Rhythm structure basics
Hi Daniel! Please tell us something about the structure of rhythm. I’m just getting started into music production and learning how to build up rhythms, in psytrance music in particular. Do you use some techniques to set drums properly? Or leads? Can you give some tips?
Sebastian, the best advice I can give is to listen to a lot of music, and listen closely to how other artists do this job. Don’t stick to only one genre you like, in fact, you can learn a lot from other genres too. By the way, there is no big difference between the rhythm structure of Psytrance and other genres, like House, for instance, you’ll see why in examples down below.
Answering straight to your question, yes, I use some methods (or concepts) to build a rhythmic structure of the tracks. Here they are:
- Fill the gaps
- Note different patterns
- Let it breath
Let’s go through each of them.
Fill the gaps
In electronic dance music, all descendant genres that came out of House use a four-on-the-floor rhythm pattern, which is four kick drums per bar. So let’s start with the kicks.
Okay, we’ve got the foundation of the rhythm. To build up the rest, I use a method that I call “fill the gaps”. The biggest and obvious gaps are in between every kick drum, the offbeats. Typically offbeat is a place for open high hats. I gonna put shakers instead, they occupy nearly the same high-end frequencies and sound thinner, I like it.
Usually, I don’t do this, but for this particular example I gonna use a Drum machine in Ableton rather than separate Simplers, so you can see all MIDI notes in a single clip:
Still plenty of room. Now I gonna put closed hi-hats on every sixteenth note, and then I’ll add the classic backbeat — the 2nd and the 4th beats that are typically played by a snare drum. This is how it looks and sounds so far:
We’re doing fine, but this loop doesn’t have any time indicators, it’s easy to get lost if you play it on repeat. Let’s add a crash cymbal at the begging as a time stamp. In live music, a crash cymbal is used to indicate the beginning of a new section, chorus, and verse, while in electronic music is often placed every 16 bars.
Also, I gonna extend this loop up to four bars, so we will have more space to play with. And to bring extra diversity, I’ll add low tom by the end of the first bar, and then an extra snare hit by the end of the second bar.
Now I really want to put something in the first half of every bar, probably a mid-range tom. And we need to emphasize the backbeat since I used a pretty short clap instead of a snare drum, so I think I’ll put an extra layer of claps on top of that.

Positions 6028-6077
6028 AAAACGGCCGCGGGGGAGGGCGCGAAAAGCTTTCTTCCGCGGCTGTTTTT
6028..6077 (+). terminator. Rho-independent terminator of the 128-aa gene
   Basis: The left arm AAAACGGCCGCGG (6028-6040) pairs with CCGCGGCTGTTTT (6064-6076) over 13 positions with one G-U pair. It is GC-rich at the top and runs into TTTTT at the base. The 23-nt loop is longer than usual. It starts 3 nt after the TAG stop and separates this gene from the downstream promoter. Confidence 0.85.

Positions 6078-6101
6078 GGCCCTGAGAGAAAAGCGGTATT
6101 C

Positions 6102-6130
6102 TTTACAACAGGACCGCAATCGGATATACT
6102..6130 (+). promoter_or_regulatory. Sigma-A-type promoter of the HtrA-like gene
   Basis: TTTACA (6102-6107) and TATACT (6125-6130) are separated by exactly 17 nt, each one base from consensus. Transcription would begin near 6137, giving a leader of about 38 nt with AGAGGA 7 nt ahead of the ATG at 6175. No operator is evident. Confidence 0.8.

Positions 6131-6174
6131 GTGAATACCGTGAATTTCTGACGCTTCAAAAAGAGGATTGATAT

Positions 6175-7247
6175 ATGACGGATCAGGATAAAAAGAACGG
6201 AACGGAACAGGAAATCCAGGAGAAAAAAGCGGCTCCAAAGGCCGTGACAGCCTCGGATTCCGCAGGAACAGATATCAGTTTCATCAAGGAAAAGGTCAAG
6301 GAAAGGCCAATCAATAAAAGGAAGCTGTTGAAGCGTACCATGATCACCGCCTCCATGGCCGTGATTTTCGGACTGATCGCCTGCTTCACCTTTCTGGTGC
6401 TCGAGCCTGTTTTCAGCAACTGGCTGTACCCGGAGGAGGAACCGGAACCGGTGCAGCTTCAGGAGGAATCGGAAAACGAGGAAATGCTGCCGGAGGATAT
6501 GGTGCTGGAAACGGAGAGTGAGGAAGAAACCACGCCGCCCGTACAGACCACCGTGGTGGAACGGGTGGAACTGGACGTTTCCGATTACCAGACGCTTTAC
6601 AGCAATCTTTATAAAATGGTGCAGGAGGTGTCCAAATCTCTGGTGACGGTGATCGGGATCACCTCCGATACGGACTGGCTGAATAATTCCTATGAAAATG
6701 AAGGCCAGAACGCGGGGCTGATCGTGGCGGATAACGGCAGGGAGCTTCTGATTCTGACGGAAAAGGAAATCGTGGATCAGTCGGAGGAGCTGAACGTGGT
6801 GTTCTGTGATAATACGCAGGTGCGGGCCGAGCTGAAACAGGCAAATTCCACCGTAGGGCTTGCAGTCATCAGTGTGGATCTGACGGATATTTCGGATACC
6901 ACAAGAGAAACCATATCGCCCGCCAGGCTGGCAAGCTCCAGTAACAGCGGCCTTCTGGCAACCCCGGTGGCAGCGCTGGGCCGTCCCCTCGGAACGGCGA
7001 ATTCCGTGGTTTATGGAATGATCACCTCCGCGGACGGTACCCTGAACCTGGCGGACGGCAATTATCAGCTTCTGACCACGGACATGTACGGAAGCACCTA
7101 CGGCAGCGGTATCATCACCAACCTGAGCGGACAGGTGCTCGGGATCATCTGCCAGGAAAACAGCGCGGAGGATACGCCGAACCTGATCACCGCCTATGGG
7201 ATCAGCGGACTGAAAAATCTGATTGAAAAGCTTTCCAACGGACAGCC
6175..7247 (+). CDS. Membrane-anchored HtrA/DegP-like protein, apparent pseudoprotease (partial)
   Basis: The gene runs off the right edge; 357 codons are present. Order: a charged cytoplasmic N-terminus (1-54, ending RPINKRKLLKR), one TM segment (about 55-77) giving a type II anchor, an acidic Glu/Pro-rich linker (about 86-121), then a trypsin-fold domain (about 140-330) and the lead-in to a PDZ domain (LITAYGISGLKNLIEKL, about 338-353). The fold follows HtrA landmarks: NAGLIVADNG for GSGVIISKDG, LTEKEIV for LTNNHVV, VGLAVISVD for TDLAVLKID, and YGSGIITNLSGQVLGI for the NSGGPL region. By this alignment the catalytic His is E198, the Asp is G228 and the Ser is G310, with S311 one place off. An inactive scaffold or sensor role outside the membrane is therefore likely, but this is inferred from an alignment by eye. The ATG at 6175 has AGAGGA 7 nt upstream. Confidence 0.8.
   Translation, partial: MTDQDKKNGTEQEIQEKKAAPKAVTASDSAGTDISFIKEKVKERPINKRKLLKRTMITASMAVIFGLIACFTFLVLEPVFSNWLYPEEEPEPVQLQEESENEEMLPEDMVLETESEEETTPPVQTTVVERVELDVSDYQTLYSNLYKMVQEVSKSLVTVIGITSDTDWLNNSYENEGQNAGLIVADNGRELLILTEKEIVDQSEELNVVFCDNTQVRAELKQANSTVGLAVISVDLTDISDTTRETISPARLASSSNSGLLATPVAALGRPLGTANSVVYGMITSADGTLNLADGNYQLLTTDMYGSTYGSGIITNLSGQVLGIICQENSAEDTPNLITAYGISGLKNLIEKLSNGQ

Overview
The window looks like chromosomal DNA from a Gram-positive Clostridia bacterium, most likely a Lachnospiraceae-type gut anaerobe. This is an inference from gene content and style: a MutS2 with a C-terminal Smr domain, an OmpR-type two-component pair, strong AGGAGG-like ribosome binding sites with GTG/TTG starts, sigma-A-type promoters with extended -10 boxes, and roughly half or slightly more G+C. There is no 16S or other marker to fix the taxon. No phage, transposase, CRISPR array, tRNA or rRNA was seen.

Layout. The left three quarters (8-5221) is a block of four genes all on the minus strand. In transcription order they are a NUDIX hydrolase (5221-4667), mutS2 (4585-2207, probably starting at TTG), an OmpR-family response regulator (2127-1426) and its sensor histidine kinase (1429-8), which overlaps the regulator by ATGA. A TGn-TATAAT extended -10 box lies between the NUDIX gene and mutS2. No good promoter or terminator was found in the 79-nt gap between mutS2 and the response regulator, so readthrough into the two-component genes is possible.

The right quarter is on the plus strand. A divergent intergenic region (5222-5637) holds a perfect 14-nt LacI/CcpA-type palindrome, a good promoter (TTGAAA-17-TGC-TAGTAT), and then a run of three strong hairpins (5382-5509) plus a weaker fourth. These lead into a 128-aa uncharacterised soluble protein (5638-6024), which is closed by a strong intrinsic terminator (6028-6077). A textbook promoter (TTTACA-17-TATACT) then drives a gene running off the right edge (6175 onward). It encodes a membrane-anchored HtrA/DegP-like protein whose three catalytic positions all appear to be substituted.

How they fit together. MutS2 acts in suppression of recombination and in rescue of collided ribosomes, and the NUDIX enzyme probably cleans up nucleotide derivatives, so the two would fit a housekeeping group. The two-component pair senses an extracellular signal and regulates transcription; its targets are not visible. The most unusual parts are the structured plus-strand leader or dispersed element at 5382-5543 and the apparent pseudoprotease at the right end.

This already sounds like a solid groove. But for the peak climax moments, we can go even further and add ride cymbals to emphasize the offbeat:
Finally, let’s put this groove into the context of quick arrangement, so we can get feelings of a real-world scenario of usage:
Note different patterns
Do only drums define the rhythm pattern of the track? The answer is no. In fact, pretty much every sound can add a groove to your track. Rhythm can be made of stabs, leads, vocals, or effects, and all these elements can bring a nice diversity to your track.
Below is an example of a rhythm driven by a melodic pattern. Watch closely how later another melodic layer pops in, and it changes the perception of the rhythmic pattern of the track:
One more similar example. In this case, the groove is totally made of melody and bassline synergy. And again, later on, another melodic layer comes into play, which fills the gaps.
Next track I’d like to show a pretty typical groove made of bass and drums, but what’s cool here is an accent on the backbeat in the form of a vocal on top of the snare drum. Yet again, you can find such a pattern from Techno to Psytrance:
Talking about vocals, in Genesis I used the gate effect on a vocal sample to give extra driving rhythm after the breakdown, keep in mind that trick:
At these tracks, the groove is driven by offbeat sound, which repeats half fewer times — only between 1st—2nd, and 3rd—4th beats:
In uptempo Psytrance music, rhythm often is based on the “dialogue” of stabs, leads, and effects:
Let it breath
Having an empty space in the track is no less important than anything else. The first principle I explained above doesn’t mean you have to fill all possible gaps, let it breathe.
This one is probably the most difficult part because the balance is very thin: if the track is too empty, it will be monotonous and boring, if too dense — oversaturated and flat.
A good track must “breathe”. Empty and filled space on a track is like breathing and exhaling, like yin and yang, like Tom and Jerry are so different but necessary for each other.
Here are some examples of how the elements in the track “breathe”, forming a nice groove together:
I hope it helps.